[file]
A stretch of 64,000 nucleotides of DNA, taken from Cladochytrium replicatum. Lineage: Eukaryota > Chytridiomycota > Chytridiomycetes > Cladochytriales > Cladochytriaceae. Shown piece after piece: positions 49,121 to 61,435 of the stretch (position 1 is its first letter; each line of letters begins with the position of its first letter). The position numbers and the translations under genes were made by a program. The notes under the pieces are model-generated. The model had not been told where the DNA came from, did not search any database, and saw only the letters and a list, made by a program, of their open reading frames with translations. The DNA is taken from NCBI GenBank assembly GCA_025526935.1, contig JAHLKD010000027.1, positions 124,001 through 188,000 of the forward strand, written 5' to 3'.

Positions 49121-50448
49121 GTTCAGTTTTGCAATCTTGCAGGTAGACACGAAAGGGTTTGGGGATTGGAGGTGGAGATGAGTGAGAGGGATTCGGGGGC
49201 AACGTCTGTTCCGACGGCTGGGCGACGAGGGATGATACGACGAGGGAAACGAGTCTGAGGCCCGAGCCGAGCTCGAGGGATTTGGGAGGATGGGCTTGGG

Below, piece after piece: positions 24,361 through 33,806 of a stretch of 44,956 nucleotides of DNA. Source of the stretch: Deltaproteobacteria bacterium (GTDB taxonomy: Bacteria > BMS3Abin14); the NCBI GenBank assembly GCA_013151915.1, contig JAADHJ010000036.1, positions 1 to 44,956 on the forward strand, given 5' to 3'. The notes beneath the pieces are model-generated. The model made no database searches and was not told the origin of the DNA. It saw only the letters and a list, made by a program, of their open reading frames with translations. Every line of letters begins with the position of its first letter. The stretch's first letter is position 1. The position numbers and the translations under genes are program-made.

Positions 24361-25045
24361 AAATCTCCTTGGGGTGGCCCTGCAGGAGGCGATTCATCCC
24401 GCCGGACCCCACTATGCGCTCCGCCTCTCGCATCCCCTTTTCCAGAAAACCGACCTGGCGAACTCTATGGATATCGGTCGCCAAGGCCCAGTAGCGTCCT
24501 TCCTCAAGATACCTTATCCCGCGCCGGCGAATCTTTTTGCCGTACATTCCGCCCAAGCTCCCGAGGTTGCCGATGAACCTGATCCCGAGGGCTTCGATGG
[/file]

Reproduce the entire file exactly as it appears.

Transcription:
A stretch of 64,000 nucleotides of DNA, taken from Cladochytrium replicatum. Lineage: Eukaryota > Chytridiomycota > Chytridiomycetes > Cladochytriales > Cladochytriaceae. Shown piece after piece: positions 49,121 to 61,435 of the stretch (position 1 is its first letter; each line of letters begins with the position of its first letter). The position numbers and the translations under genes were made by a program. The notes under the pieces are model-generated. The model had not been told where the DNA came from, did not search any database, and saw only the letters and a list, made by a program, of their open reading frames with translations. The DNA is taken from NCBI GenBank assembly GCA_025526935.1, contig JAHLKD010000027.1, positions 124,001 through 188,000 of the forward strand, written 5' to 3'.

Positions 49121-50448
49121 GTTCAGTTTTGCAATCTTGCAGGTAGACACGAAAGGGTTTGGGGATTGGAGGTGGAGATGAGTGAGAGGGATTCGGGGGC
49201 AACGTCTGTTCCGACGGCTGGGCGACGAGGGATGATACGACGAGGGAAACGAGTCTGAGGCCCGAGCCGAGCTCGAGGGATTTGGGAGGATGGGCTTGGG

Below, piece after piece: positions 24,361 through 33,806 of a stretch of 44,956 nucleotides of DNA. Source of the stretch: Deltaproteobacteria bacterium (GTDB taxonomy: Bacteria > BMS3Abin14); the NCBI GenBank assembly GCA_013151915.1, contig JAADHJ010000036.1, positions 1 to 44,956 on the forward strand, given 5' to 3'. The notes beneath the pieces are model-generated. The model made no database searches and was not told the origin of the DNA. It saw only the letters and a list, made by a program, of their open reading frames with translations. Every line of letters begins with the position of its first letter. The stretch's first letter is position 1. The position numbers and the translations under genes are program-made.

Positions 24361-25045
24361 AAATCTCCTTGGGGTGGCCCTGCAGGAGGCGATTCATCCC
24401 GCCGGACCCCACTATGCGCTCCGCCTCTCGCATCCCCTTTTCCAGAAAACCGACCTGGCGAACTCTATGGATATCGGTCGCCAAGGCCCAGTAGCGTCCT
24501 TCCTCAAGATACCTTATCCCGCGCCGGCGAATCTTTTTGCCGTACATTCCGCCCAAGCTCCCGAGGTTGCCGATGAACCTGATCCCGAGGGCTTCGATGG